Roommates can be a pain, but usually are for the best

By By Matt Plummer and By Matt Plummer

By Matt Plummer

For those of you living in the Residence Halls for the first time, you will probably have to face the reality of a roommate. Whether you think your roommate is a good one or not, that person will benefit you in one way or another.

You might think my roommate story was a nightmare upon hearing this, but I assure you, it was simply an adventure. I met my roommate on the day we moved in. He came from Korea and had a single large bag and backpack. I spent hours moving stuff from my car into my room. He unpacked faster than I could get settled into a hotel room, so he came in and watched me in my room. He stood there, observing me like I was an animal in the zoo. As I brought in a bunch of items such as a television, microwave, refrigerator, he stood there…judging me.

After a while, he went back into his room and logged onto his computer. I didn’t see him for the rest of the day. During the next few weeks, we began mingling. We had meals and watched TV together. We became pretty good friends, and I guess this meant that we could share our things. Considering he had little more than a change of clothes and a laptop computer, most of the sharing came from my side. He used my fridge for his milk in the morning, my microwave for his Cup Noodles, my TV for video games, and my shoes because he thought they looked cool. He shared with me his remarkable skill at solving math problems when I’d get stuck doing my college algebra homework. I didn’t really mind him using my fridge, until milk spilled and spoiled overnight. I didn’t mind him using my video games, until I wanted to go to sleep at night. And I never actually knew he wore my shoes until I saw him wearing them one day. A size 12 wide did not fit into my size 10 narrow very well and they never fit the same afterward.

Even with the community of sharing we had developed, he was a great roommate. He never once complained about me coming in late, making too much noise, or having too many people in my room. He was easygoing. This made me skeptical about the U Housing and Residential Education website. I don’t really believe in the online system of choosing a roommate, plus I don’t actually think it does anything. My lifestyle was the polar opposite of my roommate and we got put together.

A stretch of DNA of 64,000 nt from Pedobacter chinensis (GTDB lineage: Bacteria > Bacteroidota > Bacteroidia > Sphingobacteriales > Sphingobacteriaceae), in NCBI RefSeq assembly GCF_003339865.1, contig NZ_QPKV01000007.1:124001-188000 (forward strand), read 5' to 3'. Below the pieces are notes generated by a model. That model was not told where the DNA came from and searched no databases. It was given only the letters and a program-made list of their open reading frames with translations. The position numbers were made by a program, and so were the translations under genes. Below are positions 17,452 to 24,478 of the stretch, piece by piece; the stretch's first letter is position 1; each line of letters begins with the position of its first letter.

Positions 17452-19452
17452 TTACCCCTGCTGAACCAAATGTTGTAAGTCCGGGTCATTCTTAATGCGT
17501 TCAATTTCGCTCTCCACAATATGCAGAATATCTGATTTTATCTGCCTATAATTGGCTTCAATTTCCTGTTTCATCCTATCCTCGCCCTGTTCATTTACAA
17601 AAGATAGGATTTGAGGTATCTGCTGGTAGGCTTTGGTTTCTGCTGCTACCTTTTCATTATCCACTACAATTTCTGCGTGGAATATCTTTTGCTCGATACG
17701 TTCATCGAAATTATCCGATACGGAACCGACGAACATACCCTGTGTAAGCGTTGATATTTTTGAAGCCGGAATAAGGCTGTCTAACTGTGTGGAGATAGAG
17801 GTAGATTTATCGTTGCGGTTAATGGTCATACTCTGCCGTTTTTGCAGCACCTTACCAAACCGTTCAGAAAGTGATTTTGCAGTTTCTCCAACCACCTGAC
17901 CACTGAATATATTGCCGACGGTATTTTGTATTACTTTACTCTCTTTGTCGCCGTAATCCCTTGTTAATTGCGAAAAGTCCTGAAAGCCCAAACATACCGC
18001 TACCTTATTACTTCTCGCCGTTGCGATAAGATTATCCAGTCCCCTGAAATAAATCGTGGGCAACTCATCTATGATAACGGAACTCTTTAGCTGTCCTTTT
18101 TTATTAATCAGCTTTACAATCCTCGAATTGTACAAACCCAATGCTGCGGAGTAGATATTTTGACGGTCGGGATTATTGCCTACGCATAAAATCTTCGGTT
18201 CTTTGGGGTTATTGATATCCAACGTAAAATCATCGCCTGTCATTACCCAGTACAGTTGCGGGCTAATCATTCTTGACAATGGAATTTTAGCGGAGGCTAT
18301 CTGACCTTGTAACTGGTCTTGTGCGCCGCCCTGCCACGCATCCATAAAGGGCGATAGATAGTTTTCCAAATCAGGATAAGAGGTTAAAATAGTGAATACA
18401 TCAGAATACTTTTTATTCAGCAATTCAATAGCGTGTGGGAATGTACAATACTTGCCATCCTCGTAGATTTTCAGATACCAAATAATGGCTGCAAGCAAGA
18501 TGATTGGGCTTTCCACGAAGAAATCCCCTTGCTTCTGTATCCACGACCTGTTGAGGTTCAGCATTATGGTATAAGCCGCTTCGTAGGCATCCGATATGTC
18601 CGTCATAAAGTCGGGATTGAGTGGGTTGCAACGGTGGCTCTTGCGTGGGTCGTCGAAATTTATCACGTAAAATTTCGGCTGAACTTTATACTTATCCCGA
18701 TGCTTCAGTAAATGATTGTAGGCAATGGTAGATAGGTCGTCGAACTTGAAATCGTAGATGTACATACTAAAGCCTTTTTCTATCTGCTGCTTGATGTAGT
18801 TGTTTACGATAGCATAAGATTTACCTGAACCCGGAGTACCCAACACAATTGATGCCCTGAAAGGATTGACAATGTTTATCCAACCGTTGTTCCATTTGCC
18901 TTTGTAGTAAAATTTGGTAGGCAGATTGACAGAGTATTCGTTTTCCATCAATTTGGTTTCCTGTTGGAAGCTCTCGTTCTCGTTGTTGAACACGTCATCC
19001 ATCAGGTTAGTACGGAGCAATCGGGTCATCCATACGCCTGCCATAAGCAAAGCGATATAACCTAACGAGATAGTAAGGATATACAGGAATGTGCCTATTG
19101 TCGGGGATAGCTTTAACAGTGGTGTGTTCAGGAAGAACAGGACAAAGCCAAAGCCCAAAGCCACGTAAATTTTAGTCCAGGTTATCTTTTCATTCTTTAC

Taking a personal-life litmus test for a roommate doesn’t seem to be all that effective. And thank goodness. Campus living is a pinnacle of college life. Living with people too much like yourself just keeps you in the world you grew up in. Don’t get me wrong, I was excited to get into an off-campus place where I didn’t have to deal with rules, but everybody has a roommate story.

Whatever your roommate turns out to be, just go with it. I believe in the quote “Life’s not fair, deal with it.” We have our entire lives in front of us and things will never go the way we want. Learn to deal with it now. Leave the whining and fussing back at your parents’ house; you can always make it work. And it usually turns out for the best. To me, there are very few things that are grounds to request a room change. Plus, there is always more to a roommate than meets the eye.

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